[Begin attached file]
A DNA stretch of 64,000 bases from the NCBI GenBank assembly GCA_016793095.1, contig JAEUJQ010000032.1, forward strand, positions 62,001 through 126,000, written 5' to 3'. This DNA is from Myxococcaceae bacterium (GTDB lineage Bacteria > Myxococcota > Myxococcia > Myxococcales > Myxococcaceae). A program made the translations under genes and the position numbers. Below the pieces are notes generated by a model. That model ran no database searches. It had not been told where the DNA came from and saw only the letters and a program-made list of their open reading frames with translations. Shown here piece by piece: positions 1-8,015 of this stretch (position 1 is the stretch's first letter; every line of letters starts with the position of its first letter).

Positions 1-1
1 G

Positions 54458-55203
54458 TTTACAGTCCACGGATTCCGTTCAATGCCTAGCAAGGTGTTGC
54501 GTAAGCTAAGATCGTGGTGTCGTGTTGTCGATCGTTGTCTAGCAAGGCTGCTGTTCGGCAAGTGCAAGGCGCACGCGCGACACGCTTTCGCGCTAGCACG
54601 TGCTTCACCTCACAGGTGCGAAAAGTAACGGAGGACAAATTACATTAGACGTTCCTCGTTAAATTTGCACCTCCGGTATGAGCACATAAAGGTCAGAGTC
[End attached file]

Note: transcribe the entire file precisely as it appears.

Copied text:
A DNA stretch of 64,000 bases from the NCBI GenBank assembly GCA_016793095.1, contig JAEUJQ010000032.1, forward strand, positions 62,001 through 126,000, written 5' to 3'. This DNA is from Myxococcaceae bacterium (GTDB lineage Bacteria > Myxococcota > Myxococcia > Myxococcales > Myxococcaceae). A program made the translations under genes and the position numbers. Below the pieces are notes generated by a model. That model ran no database searches. It had not been told where the DNA came from and saw only the letters and a program-made list of their open reading frames with translations. Shown here piece by piece: positions 1-8,015 of this stretch (position 1 is the stretch's first letter; every line of letters starts with the position of its first letter).

Positions 1-1
1 G

Positions 54458-55203
54458 TTTACAGTCCACGGATTCCGTTCAATGCCTAGCAAGGTGTTGC
54501 GTAAGCTAAGATCGTGGTGTCGTGTTGTCGATCGTTGTCTAGCAAGGCTGCTGTTCGGCAAGTGCAAGGCGCACGCGCGACACGCTTTCGCGCTAGCACG
54601 TGCTTCACCTCACAGGTGCGAAAAGTAACGGAGGACAAATTACATTAGACGTTCCTCGTTAAATTTGCACCTCCGGTATGAGCACATAAAGGTCAGAGTC